1. You’re waiting until you’re perfect.
In an attempt to avoid potentially becoming heartbroken, you have developed the unique coping mechanism that is “waiting until you are as perfect as possible so nobody can reject you.” Of course, this is insane and doesn’t work, but a lot of people do it – they take the concept of “love yourself first” and abuse it. Rather than earnestly working on themselves, they use the idea that they aren’t “good enough yet” as a reason not to try.
The reality is that you’re not going to be perfect when you meet the love of your life – no matter how many years of painstaking work you’ve put into yourself. There will always be the potential that you will be rejected for an altogether subjective reason, and this is just a fact you have to accept at some point. Putting off love until you’re good enough is not “self-love.” It’s self-preservation masked as self-love.
2. You’re looking for a super specific type of person.
There is science behind having “a type,” and there’s no doubt at all that some people are more attracted to certain traits and features than others.
That said, it’s extremely common for people to fall in love with someone “totally not their type,” and nothing like what they expected to end up with. That’s because “type” determines attraction, not compatibility. And even if you are aware of some things that you know you dislike in a significant other, nobody is completely self-aware enough to be able to identify exactly what type of person they would be best with.
That’s why there’s a process of trial and error. That’s why it’s so common to hear that someone just broke up with someone who “looked right on paper,” but didn’t click in reality.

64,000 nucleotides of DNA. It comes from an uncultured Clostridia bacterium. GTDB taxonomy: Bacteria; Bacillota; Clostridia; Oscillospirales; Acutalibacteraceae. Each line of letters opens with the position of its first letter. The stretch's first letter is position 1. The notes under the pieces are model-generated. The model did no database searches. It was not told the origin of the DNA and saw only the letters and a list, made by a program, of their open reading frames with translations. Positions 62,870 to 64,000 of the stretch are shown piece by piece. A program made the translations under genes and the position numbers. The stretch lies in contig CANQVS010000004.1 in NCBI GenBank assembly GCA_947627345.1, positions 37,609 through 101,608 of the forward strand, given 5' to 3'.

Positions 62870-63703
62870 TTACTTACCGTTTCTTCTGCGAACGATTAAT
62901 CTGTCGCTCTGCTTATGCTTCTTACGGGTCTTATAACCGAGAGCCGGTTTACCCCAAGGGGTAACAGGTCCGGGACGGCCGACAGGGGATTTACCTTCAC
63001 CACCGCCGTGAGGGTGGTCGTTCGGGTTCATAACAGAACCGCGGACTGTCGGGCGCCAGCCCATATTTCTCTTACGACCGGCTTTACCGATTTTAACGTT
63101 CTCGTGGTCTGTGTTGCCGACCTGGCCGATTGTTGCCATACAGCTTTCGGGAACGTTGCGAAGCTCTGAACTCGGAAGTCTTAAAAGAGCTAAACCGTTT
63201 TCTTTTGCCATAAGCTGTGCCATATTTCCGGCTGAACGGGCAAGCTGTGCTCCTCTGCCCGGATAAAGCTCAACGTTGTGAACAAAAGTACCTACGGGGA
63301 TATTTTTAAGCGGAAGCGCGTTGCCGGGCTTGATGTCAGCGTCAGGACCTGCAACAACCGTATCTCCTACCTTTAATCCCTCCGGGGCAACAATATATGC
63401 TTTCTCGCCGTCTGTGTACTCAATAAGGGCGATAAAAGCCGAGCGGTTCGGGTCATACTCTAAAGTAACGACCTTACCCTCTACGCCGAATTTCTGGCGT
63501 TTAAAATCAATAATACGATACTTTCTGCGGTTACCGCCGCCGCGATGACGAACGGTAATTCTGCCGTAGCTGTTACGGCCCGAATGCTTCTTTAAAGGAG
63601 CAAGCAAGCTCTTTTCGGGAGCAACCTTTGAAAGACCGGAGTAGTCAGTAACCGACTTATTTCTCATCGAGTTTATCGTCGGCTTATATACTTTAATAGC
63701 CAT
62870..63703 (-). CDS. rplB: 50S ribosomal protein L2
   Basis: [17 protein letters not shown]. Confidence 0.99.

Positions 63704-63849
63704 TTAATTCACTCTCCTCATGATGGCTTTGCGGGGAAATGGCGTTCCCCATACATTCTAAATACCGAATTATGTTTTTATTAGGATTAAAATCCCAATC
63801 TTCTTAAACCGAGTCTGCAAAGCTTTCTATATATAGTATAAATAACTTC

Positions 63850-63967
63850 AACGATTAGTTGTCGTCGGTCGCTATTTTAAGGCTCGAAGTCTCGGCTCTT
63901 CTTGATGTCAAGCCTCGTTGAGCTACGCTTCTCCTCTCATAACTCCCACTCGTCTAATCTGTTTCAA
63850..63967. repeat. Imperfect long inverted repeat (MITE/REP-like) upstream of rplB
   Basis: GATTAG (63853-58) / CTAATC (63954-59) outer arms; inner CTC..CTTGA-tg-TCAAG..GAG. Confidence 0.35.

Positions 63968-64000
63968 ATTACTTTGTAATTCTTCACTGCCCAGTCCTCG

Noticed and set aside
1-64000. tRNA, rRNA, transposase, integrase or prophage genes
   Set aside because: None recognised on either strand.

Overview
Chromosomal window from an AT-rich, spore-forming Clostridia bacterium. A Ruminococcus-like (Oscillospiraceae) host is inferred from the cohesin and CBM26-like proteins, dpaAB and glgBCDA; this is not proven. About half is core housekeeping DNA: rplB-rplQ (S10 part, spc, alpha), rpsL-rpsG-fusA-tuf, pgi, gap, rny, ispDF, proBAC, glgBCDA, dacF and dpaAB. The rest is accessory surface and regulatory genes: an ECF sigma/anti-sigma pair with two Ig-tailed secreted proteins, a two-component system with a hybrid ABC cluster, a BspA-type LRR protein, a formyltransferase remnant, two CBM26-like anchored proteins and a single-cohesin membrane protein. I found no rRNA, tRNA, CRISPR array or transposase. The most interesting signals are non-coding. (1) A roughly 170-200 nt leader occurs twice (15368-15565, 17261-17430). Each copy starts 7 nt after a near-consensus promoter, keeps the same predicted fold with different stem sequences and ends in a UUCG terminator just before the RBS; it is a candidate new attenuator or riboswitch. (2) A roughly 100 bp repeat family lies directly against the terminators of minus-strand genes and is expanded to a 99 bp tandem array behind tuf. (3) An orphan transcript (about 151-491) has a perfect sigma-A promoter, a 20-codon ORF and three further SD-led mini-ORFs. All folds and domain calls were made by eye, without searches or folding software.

Open your mind and your heart. Your soulmate might not look the way you imagined they would, or be the way you assumed they’d be. That doesn’t mean it’s not them, it means you were sustaining illusions about something you couldn’t know and wouldn’t know. Let go of those ideas. They were fiction to begin with.
3. You’ve put your joy on hold.
Does your life consist of more dead time or alive time? Are you putting your joy on hold until you’ve met someone who makes you feel happy again?
If you’re waiting to be happy, you’re waiting to live. And if you’re waiting to live – standing by the sidelines, being a hermit, disengaging with the world around you – you’re inching farther and farther away from finding the person you want to come along and magically make you happy.
Here’s something a lot of people will never tell you: love will change your life, but only to a certain degree. If you’re unhappy before you meet someone, you’ll be unhappy with them. The main way that you need to have your shit together before you can thrive in a relationship is your own sense of presence and happiness. That is the one thing that most people assume their partner is supposed to give them, and the one thing that partners are least capable of helping with if there’s none there to begin with.
4. You’re thinking through the eyes of other people.
When you’re dating someone, do you focus on how you feel when you are with that person, or do you focus on how your relationship looks to other people? Do you find your joy in being present with them, or in how you imagine other people see you together?